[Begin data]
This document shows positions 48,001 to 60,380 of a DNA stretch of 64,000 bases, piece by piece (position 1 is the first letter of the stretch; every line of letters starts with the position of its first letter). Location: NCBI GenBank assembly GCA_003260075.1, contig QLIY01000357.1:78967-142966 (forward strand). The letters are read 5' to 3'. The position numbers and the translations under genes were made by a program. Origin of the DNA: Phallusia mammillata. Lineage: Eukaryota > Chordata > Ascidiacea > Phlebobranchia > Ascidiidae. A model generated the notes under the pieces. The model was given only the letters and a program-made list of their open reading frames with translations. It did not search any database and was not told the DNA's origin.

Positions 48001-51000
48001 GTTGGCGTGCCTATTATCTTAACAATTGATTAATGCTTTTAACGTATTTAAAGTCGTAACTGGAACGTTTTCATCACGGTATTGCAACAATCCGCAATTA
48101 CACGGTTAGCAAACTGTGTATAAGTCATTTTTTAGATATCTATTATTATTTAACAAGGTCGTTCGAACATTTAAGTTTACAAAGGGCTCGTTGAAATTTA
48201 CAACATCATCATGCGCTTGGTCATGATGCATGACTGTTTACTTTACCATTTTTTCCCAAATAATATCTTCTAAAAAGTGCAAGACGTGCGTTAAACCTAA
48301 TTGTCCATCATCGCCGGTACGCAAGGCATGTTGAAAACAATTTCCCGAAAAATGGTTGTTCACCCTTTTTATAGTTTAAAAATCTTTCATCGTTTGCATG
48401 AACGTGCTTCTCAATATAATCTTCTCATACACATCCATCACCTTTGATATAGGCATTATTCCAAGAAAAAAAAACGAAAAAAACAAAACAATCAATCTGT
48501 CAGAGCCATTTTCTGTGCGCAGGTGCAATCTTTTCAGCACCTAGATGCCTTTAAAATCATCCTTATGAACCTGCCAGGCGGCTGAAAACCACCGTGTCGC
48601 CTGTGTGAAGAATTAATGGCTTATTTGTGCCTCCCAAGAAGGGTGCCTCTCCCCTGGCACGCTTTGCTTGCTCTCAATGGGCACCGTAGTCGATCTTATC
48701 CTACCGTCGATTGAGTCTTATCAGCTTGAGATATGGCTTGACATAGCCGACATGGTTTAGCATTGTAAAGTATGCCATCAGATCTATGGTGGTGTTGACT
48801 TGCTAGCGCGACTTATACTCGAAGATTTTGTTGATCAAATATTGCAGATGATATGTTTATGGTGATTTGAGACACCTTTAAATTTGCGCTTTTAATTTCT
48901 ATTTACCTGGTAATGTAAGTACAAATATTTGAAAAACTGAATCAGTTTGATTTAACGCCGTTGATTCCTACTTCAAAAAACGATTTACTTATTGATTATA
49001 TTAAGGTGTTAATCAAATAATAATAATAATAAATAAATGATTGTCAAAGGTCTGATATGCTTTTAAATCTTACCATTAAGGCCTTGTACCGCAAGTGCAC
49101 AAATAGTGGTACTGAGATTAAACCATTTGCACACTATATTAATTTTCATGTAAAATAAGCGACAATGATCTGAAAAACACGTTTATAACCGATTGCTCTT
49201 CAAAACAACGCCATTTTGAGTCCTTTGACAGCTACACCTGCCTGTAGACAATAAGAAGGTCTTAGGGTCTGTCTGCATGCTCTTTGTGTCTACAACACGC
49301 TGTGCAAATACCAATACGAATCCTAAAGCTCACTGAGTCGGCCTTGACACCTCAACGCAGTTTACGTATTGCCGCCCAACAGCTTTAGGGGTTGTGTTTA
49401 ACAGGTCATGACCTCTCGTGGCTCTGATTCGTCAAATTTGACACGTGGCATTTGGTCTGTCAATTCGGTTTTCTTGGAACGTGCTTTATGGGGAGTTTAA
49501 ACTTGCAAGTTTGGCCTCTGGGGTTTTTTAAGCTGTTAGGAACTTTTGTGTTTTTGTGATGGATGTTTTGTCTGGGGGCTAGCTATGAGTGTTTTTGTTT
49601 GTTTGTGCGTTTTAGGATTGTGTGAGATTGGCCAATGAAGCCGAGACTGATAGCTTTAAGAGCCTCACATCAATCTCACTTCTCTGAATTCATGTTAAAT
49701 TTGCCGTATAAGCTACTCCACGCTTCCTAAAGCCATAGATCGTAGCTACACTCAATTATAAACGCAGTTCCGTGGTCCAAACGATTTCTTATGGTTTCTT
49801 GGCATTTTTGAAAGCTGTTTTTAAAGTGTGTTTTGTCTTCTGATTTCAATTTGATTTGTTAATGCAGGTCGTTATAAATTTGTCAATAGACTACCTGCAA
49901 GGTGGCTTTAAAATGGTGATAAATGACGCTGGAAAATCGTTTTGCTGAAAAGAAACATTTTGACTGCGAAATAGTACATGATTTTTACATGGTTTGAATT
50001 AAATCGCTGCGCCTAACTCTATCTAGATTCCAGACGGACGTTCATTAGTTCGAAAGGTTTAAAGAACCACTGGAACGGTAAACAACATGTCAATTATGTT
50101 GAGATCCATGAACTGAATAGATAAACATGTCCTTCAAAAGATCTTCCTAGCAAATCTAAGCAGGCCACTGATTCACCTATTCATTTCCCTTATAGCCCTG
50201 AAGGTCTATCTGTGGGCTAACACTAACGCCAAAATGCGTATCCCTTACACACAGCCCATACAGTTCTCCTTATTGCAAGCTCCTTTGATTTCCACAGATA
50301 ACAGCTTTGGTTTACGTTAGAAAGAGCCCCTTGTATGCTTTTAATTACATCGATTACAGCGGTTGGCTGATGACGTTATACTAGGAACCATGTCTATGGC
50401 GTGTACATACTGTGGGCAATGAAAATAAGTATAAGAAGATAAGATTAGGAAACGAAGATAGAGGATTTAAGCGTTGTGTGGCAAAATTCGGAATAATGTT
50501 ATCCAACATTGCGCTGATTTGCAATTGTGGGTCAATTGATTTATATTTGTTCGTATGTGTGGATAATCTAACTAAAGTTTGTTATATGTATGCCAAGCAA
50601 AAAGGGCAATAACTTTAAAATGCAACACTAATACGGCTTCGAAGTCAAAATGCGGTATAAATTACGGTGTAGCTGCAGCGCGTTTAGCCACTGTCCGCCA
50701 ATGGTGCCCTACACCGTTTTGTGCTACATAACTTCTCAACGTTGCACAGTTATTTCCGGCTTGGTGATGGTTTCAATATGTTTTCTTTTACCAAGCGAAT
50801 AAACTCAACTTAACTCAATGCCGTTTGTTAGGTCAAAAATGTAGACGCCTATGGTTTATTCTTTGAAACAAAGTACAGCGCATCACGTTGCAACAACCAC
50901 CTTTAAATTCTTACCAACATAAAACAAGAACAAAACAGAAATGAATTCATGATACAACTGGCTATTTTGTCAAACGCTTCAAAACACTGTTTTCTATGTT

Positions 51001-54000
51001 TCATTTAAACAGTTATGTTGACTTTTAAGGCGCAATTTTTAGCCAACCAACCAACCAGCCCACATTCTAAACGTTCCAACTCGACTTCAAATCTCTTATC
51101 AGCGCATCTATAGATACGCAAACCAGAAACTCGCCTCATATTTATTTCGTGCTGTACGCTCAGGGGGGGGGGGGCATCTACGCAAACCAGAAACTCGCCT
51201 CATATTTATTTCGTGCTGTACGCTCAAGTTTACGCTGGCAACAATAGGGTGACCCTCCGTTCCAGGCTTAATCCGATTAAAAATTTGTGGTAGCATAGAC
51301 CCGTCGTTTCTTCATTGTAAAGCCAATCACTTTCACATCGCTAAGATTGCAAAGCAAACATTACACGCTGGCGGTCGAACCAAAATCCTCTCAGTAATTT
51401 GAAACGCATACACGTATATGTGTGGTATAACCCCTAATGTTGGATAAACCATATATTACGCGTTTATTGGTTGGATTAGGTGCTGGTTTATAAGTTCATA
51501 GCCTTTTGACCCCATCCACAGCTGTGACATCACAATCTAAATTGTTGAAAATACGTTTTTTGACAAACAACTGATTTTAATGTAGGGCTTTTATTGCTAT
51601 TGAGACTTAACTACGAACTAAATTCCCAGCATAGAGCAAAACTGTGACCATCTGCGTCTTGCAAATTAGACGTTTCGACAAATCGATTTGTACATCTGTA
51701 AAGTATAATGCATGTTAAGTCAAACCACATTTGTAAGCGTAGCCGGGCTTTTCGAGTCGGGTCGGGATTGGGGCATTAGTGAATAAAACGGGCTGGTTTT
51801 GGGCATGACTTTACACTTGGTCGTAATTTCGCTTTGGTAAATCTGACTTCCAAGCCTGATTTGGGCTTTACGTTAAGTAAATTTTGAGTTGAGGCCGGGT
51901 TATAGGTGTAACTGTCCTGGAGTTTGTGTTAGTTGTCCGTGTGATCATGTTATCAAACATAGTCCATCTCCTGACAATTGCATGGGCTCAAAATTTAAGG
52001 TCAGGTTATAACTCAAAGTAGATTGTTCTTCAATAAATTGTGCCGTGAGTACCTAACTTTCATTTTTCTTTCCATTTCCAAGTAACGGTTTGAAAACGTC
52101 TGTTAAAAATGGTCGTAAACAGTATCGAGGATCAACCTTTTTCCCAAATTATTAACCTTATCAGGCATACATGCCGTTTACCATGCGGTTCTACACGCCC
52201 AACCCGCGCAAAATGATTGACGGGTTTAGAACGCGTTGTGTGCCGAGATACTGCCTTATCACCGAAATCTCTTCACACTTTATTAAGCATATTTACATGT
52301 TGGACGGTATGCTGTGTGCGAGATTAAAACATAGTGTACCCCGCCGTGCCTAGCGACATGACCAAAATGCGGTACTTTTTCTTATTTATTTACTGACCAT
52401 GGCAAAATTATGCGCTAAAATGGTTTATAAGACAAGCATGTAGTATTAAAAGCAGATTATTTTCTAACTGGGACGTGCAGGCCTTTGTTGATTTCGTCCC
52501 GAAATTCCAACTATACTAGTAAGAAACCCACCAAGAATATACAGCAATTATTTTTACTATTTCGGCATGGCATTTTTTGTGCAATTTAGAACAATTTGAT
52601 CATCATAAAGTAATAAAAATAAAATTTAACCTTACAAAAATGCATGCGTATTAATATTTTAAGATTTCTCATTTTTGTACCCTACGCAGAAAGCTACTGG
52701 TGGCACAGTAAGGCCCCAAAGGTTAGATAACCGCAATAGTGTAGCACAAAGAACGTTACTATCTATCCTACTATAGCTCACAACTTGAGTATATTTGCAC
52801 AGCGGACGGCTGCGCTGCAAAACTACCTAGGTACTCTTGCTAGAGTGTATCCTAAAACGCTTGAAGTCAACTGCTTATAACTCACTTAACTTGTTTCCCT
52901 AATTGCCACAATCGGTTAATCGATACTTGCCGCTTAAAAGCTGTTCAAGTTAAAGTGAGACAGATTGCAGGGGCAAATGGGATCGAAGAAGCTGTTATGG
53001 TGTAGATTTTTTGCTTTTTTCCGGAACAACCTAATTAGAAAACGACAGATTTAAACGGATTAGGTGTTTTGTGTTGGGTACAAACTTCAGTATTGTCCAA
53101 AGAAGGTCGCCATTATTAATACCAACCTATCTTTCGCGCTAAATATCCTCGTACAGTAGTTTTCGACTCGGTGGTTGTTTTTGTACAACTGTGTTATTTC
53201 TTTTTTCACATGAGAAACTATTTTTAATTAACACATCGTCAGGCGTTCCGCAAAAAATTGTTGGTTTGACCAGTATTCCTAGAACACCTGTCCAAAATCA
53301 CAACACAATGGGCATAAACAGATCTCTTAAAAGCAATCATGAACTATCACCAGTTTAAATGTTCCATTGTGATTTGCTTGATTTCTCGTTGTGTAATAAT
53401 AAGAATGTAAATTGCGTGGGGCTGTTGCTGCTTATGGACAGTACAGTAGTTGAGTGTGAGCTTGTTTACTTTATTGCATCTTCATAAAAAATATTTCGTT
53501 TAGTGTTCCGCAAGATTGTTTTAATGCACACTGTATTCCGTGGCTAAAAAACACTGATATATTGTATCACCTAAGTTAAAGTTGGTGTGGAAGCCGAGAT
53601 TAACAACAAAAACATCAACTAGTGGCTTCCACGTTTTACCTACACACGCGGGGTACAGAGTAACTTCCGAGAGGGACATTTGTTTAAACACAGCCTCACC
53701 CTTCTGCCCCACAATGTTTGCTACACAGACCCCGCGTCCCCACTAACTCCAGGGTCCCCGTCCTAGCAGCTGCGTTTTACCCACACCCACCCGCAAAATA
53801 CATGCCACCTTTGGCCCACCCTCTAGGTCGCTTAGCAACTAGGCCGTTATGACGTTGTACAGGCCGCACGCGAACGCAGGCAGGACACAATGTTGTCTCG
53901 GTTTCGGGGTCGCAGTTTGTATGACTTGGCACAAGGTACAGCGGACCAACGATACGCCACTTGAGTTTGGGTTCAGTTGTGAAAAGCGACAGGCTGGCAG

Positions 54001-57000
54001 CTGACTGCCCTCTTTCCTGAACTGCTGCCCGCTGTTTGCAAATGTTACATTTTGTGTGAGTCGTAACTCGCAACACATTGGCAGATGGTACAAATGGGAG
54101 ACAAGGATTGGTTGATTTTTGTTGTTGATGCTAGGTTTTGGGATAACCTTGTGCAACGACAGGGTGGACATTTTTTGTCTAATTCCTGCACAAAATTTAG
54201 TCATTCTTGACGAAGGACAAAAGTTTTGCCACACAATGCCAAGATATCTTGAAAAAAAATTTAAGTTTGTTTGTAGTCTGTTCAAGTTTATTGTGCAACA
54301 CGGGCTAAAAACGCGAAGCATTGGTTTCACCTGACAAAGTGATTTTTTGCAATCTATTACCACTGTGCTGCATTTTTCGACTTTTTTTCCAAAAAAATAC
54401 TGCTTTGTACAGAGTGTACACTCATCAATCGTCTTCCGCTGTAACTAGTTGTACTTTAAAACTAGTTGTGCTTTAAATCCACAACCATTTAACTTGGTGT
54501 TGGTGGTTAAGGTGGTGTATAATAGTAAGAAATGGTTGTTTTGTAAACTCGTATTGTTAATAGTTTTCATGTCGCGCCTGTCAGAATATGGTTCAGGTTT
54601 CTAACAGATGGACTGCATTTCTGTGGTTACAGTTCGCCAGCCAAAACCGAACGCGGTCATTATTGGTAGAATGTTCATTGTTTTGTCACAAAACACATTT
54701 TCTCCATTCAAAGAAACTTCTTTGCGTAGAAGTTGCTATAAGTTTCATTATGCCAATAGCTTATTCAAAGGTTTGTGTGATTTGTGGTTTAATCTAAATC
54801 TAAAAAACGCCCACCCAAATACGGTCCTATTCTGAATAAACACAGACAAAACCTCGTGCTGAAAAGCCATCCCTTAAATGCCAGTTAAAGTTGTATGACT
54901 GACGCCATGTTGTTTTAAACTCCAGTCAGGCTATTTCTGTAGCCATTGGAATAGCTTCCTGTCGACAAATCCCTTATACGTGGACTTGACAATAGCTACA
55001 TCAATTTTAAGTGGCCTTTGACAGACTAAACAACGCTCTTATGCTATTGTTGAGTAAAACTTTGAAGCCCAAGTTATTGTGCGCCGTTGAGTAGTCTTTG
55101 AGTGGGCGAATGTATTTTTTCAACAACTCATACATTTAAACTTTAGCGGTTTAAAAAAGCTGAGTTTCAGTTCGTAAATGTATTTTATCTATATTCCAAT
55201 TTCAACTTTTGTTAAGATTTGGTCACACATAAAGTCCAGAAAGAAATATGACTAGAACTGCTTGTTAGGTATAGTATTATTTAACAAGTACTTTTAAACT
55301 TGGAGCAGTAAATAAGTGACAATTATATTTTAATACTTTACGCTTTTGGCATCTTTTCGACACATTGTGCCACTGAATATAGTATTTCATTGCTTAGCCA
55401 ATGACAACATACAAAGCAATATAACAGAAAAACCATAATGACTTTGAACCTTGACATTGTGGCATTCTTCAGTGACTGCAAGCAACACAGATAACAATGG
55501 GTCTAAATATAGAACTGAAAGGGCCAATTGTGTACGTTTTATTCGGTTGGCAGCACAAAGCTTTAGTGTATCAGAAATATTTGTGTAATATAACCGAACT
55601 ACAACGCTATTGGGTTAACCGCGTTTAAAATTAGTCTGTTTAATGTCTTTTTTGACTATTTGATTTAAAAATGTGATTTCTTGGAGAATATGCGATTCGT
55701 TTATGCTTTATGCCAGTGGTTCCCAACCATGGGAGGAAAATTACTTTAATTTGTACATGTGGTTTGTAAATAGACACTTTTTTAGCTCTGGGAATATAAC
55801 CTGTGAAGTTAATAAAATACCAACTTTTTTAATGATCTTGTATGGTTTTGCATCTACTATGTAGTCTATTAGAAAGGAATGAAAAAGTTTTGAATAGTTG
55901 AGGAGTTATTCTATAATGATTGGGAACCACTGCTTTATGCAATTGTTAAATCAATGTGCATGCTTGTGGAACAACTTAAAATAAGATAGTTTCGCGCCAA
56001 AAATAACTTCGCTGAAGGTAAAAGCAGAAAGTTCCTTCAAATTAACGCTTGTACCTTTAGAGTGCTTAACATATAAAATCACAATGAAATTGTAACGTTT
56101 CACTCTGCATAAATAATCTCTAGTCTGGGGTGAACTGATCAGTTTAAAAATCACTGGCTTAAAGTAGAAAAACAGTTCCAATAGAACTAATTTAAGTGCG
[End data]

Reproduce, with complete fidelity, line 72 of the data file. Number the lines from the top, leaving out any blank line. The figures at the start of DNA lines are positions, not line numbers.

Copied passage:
54701 TCTCCATTCAAAGAAACTTCTTTGCGTAGAAGTTGCTATAAGTTTCATTATGCCAATAGCTTATTCAAAGGTTTGTGTGATTTGTGGTTTAATCTAAATC